However, not all operations for LAPSUS$ were very successful – journalists also say that the hackers wanted to socially engineer employees of the company that they target into adding one of their computers or phones into the company’s VPN network, but were not very successful. Some journalists also suggest that LAPSUS$ targeted T-Mobile employees with an aim to pursue SIM-swapping attacks. Such an attack is also known as simjacking and it’s a type of an account takeover attack which aims to reassign a phone number to another device and then intercept messages, calls, or send 2-FA (two factor authentication) emails or messages to another phone (the phone that a nefarious party controls.)
Coming back to T-Mobile, the hackers allegedly accessed the Slack and Bitbucket accounts of the company which means that they did not only pursue their SIM-swapping goals and stole data, but they also could’ve read interactions between the employees of the company and see all of the files associated with the employees of T-Mobile.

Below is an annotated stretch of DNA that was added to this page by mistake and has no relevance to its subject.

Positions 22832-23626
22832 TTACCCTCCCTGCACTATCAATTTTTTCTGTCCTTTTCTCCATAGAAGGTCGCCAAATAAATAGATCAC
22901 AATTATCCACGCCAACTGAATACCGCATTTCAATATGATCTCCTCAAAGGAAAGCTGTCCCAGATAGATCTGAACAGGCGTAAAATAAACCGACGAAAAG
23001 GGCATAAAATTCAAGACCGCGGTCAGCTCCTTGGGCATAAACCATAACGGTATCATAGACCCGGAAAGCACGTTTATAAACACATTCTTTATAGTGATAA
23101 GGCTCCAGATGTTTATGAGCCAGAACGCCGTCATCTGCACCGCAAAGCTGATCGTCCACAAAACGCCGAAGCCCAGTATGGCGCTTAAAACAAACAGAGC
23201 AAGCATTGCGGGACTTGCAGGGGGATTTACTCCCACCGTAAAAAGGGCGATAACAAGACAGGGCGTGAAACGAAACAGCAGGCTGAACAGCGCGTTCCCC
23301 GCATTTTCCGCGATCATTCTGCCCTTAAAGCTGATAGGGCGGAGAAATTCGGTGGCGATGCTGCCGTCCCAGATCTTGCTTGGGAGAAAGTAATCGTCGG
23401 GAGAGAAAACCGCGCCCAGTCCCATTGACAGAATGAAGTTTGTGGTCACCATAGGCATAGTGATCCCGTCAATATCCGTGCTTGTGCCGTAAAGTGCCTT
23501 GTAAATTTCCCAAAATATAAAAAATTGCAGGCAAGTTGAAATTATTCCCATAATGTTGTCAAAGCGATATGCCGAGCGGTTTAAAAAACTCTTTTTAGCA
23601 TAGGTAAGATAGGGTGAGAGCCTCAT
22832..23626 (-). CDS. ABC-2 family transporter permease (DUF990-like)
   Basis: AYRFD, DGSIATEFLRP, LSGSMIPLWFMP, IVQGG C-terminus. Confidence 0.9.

The Data Breach in 2021
In July 2022, some news outlets said that T-Mobile had agreed to give money to customers affected by the data breach in 2021. The news broke after some journalists spotted a SEC filing outlining a class-action settlement. The settlement is said to have split a $350 million payout among the lawyers of T-Mobile – eventually, it should reach the customers of T-Mobile as well – according to TechCrunch, the customers of T-Mobile should know if they will receive money within a couple of months. First, the company has to notify all of their customers who paid for services in August last year, and once they calculate all applicable fees, split the money between them. On the other hand, many people think that the money won’t amount to a huge sum – sure, $350 million is a lot of money, but after all, since there are millions of customers using services provided by T-Mobile, the sum that the company pays is not likely to exceed $10.
The Data Breach in 2022